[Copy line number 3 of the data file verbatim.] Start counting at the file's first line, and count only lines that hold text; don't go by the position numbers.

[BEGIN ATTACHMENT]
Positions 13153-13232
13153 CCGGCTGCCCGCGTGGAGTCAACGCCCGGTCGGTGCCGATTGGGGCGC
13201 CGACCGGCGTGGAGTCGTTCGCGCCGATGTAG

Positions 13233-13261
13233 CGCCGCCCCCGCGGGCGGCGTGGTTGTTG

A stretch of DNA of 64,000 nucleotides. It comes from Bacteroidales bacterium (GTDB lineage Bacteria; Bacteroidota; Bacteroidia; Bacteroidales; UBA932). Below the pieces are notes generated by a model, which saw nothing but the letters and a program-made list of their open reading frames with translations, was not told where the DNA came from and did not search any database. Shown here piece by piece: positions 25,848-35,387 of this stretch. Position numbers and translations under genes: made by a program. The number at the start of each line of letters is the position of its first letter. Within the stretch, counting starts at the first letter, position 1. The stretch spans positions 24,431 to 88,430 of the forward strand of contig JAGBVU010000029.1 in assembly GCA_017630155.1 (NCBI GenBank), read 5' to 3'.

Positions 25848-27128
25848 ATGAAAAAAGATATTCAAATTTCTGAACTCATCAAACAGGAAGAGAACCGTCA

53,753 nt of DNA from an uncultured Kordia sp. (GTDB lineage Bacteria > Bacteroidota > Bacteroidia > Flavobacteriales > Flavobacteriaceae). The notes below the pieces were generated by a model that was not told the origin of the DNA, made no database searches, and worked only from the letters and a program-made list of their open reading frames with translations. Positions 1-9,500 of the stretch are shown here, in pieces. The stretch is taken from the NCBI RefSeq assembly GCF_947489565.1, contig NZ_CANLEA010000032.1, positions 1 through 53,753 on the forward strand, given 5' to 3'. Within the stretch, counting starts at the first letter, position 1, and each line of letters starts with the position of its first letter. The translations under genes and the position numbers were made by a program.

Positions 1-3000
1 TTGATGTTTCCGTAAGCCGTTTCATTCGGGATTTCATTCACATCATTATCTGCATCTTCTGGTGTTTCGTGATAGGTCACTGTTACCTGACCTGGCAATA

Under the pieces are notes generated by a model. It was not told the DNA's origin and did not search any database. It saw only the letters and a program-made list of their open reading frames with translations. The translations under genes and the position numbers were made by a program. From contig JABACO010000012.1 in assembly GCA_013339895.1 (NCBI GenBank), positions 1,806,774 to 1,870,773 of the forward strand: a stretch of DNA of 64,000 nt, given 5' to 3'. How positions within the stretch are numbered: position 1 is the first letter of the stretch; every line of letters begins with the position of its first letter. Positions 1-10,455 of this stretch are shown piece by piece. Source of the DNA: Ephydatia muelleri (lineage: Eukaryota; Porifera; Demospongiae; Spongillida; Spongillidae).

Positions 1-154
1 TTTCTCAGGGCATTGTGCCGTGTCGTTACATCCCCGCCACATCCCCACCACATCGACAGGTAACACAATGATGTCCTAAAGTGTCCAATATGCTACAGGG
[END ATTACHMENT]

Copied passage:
13201 CGACCGGCGTGGAGTCGTTCGCGCCGATGTAG